Does Resistance Training Stunt Growth in Teenagers?
Updated: Sep 15, 2019
Many have heard the common myth: lifting weights stunts your growth.
Resistance training is actually recommended as an integral component of any regular exercise program. Goals of the program can vary, which can include to improve muscle strength, increase power, increase muscle bulk, enhance muscle endurance, or a combination of these goals. Athletes have RT programs that are specifically tailored to their aerobic and anaerobic demands from their relative sport, in addition to the amount of importance placed on achieving muscle strength, power, endurance, or hypertrophy. It is crucial that an athlete's training program is designed and tailored to the athlete's needs and is supervised by a qualified professional.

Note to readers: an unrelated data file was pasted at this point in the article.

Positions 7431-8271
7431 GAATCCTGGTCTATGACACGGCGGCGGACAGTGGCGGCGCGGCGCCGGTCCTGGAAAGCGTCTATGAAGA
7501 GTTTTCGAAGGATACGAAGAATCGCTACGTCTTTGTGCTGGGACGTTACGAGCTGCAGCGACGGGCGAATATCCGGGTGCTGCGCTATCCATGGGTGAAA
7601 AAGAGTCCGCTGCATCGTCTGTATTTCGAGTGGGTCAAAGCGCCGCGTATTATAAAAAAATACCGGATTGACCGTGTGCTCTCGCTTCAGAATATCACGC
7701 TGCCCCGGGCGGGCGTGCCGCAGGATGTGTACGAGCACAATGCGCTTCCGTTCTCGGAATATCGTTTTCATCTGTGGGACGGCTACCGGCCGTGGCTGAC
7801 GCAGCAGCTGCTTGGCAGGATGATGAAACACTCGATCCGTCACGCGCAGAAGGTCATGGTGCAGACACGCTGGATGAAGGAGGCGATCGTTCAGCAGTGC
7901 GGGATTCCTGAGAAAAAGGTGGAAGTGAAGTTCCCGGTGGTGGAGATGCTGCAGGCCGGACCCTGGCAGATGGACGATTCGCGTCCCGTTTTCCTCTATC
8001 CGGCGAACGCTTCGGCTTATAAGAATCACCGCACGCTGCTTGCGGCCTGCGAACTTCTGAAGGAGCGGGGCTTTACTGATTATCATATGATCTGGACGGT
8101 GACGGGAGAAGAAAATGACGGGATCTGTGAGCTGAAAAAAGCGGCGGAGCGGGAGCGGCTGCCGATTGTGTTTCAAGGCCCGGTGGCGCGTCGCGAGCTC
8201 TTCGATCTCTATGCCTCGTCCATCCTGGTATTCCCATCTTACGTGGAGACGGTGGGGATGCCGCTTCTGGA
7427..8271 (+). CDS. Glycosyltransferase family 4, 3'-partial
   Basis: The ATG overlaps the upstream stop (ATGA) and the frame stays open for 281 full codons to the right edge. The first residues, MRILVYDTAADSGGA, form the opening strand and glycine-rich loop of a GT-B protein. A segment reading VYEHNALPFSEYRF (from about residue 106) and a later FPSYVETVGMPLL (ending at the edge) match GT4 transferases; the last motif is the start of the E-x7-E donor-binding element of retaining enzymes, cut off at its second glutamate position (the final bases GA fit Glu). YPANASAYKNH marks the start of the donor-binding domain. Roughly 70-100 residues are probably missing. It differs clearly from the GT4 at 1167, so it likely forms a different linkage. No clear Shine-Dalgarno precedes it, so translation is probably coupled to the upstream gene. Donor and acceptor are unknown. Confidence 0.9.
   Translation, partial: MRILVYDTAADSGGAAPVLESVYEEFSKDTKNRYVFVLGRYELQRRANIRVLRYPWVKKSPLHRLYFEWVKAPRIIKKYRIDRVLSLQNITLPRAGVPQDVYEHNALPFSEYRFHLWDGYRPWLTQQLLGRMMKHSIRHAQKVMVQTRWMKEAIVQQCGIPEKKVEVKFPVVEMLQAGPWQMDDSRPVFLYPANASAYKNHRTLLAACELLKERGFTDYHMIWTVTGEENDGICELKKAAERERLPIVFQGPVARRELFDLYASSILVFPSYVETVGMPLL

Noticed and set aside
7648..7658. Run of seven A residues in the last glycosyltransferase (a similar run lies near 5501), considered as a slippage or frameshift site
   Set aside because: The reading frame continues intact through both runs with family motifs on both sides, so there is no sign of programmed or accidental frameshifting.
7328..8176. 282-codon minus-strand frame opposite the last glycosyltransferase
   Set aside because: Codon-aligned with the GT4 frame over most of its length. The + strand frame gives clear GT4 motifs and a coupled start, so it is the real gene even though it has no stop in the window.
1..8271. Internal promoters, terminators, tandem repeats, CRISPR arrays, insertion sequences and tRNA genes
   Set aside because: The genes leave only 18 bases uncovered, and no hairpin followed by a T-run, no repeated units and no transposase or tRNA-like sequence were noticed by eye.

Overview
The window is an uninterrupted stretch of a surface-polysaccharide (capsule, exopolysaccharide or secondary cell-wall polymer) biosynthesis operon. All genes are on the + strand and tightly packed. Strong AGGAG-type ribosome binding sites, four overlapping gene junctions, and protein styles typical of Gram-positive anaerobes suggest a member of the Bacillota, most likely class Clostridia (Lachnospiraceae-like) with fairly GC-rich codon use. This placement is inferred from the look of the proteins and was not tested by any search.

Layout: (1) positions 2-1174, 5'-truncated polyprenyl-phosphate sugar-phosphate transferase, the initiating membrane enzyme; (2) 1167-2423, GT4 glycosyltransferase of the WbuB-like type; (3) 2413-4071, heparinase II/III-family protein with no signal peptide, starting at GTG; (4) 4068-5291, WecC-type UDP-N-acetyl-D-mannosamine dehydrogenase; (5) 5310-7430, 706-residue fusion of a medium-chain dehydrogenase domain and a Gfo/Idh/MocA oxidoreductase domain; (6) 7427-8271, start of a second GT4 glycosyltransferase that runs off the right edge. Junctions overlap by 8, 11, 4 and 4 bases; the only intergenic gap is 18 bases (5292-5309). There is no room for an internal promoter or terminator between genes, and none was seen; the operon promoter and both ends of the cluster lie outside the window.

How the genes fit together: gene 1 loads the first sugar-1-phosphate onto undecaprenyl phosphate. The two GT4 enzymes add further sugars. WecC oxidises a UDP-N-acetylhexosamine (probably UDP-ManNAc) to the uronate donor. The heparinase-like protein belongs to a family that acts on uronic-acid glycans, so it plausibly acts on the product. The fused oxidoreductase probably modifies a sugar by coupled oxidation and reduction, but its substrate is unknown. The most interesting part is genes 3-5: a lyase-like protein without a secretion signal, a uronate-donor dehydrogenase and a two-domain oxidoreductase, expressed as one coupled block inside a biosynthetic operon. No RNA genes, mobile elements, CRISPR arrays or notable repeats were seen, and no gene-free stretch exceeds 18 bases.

As an integral component of sport specific training, RT can improve psychosocial well-being, sport performance, and overall strength. Despite what many have heard, RT actually poses minimal risk of injury to adolescents. Most of the injuries that occur are a result of overload or improper exercise techniques from a lack of proper supervision. According to Dilip R. Patel MD of Pediatric Clinics of North America, RT has not been shown to affect skeletal growth or maturation in adolescents. There is concern for the prevalence of lower back pain in adolescents that engage in RT, however, it is easy to prevent injury with a properly designed program that focuses on strength and flexibility.
Before Adolescents Begin...
In order to begin an RT program, the adolescent should be evaluated based on their experience with RT, where a program is designed based on the adolescent's experience and current physical fitness. Novices or beginners have <2 to 3 months to no resistance training experience, intermediates have 3 to 12 months of experience, while advanced RT adolescents have 12 or more months of training experience. Factors that guide the design of an RT program include proper warm-up and cool-down periods, level of intensity, frequency of training sessions, order of exercises, volume of exercise, and rest periods.